Internet Politics: States, Citizens, and New Communication Technologies

Paperback | February 21, 2006

byAndrew Chadwick

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In the developed world, there is no longer an issue of whether the Internet affects politics--but rather how, why, and with what consequences. With the Internet now spreading at a breathtaking rate in the developing world, the new medium is fraught with tensions, paradoxes, and contradictions.How do we make sense of these? In this major new work, Andrew Chadwick addresses such concerns, providing the first comprehensive overview of Internet politics. Internet Politics examines the impact of new communication technologies on political parties and elections, pressure groups, social movements, local democracy, public bureaucracies, and global governance. It also analyzes persistent and controversial policy problems, including the digital divide;the governance of the Internet itself; the tensions between surveillance, privacy, and security; and the political economy of the Internet media sector. The approach is explicitly comparative, providing numerous examples from the U.S., Britain, and many other countries. Written in a clear andaccessible style, this theoretically sophisticated and up-to-date text reveals the key difference the Internet makes in how we "do" politics and how we think about political life. A companion website, www.andrewchadwick.com, offers dynamic, regularly updated material to supplement the book, alongwith PowerPoint slides for students and instructors, data spreadsheets, and additional case studies. Featuring numerous figures, tables, and text boxes, Internet Politics is ideal for undergraduate and graduate courses in political science, international relations, and communication studies.

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In the developed world, there is no longer an issue of whether the Internet affects politics--but rather how, why, and with what consequences. With the Internet now spreading at a breathtaking rate in the developing world, the new medium is fraught with tensions, paradoxes, and contradictions.How do we make sense of these? In this majo...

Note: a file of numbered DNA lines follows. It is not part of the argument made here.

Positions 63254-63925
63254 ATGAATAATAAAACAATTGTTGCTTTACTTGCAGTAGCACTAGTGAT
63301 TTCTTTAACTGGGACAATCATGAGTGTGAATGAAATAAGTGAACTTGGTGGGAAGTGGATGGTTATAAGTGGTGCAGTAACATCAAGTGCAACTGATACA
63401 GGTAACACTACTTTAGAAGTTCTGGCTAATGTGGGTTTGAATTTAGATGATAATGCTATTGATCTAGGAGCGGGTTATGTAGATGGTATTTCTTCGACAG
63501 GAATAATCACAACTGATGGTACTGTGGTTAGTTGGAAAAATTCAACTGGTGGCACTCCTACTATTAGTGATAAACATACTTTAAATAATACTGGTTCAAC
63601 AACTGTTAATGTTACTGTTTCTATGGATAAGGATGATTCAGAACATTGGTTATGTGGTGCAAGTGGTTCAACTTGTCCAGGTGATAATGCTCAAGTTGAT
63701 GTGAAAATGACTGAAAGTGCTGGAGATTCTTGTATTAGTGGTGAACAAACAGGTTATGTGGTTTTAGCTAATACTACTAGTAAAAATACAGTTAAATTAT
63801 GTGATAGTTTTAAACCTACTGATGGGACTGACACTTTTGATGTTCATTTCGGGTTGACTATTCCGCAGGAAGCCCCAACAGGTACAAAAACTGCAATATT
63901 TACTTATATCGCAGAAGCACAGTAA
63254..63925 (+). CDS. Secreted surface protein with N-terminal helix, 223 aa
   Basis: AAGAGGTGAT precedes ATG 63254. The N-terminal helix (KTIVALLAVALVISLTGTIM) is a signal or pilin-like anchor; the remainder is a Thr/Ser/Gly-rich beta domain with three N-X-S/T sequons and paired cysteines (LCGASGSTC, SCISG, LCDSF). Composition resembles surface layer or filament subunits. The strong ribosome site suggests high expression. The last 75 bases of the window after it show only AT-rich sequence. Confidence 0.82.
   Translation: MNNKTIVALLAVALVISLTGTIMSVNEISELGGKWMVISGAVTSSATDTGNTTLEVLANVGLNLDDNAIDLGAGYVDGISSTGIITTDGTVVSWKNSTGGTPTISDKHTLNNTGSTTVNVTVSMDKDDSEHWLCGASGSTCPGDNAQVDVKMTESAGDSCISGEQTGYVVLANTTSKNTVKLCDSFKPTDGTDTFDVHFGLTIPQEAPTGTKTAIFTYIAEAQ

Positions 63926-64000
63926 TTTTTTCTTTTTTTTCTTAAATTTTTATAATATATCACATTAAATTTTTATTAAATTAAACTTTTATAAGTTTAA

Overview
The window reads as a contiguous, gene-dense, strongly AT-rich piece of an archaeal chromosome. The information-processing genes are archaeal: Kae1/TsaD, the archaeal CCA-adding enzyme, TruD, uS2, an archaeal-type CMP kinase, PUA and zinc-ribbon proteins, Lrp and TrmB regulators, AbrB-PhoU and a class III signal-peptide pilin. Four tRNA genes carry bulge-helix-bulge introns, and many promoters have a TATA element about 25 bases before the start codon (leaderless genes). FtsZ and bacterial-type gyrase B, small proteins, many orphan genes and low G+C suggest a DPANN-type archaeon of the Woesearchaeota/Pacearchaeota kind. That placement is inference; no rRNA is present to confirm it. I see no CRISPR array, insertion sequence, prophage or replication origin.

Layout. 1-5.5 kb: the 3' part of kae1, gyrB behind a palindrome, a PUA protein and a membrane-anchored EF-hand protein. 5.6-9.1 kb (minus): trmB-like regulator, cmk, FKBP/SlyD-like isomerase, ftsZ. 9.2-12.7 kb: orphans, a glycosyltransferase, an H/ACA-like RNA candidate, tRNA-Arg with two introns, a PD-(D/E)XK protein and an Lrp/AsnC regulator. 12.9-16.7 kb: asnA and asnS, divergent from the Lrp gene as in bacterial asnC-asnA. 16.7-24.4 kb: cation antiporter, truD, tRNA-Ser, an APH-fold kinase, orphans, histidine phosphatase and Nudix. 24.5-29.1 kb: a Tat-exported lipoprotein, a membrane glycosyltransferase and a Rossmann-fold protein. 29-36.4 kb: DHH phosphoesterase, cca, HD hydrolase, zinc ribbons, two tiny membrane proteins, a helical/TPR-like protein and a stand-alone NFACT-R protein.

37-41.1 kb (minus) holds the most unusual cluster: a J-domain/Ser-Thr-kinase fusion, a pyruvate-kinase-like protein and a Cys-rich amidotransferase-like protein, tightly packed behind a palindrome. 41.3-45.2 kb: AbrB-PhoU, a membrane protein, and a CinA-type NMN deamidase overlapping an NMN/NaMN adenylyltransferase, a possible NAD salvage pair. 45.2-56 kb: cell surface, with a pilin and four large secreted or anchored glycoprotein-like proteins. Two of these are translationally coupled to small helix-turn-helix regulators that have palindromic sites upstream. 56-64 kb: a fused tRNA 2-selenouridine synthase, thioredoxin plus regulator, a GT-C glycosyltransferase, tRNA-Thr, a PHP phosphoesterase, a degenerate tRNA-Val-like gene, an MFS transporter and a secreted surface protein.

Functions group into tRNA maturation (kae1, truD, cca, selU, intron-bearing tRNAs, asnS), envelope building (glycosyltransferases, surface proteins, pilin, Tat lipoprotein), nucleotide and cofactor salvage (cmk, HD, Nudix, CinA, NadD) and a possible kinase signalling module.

Andrew Chadwick is at University of London.

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Format:PaperbackDimensions:400 pages, 6.42 × 9.09 × 0.71 inPublished:February 21, 2006Publisher:Oxford University PressLanguage:English

The following ISBNs are associated with this title:

ISBN - 10:0195177738

ISBN - 13:9780195177732

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Table of Contents

PrefaceList of Figures, Tables, and Panels1. IntroductionPart One: Contexts2. Internet Politics: Some Conceptual Tools3. Network Logic: A Political Pre-History of the Internet4. Access, Inclusion, and the Digital DividePart Two: Institutions5. Community, Deliberation and Participation: E-Democracy6. Interest Groups and Social Movements: E-Mobilization7. Parties, Candidates, and Elections: E-Campaigning8. Executives and Bureaucracies: E-GovernmentPart Three: Issues and Controversies9. Constructing the "Global Information Society"10. The Rise of Internet Governance11. Surveillance, Privacy, and Security12. The Political Economy of New Media13. Conclusion: The Future of Internet PoliticsGlossaryAbbreviations and AcronymsBibliographyIndex

Editorial Reviews

"The most thorough and comprehensive textbook available about the Internet and politics--Chadwick is able to combine well-crafted introductory material aimed at students first approaching the subject with an erudite overview of the leading research literature."--Bruce Bimber, University ofCalifornia at Santa Barbara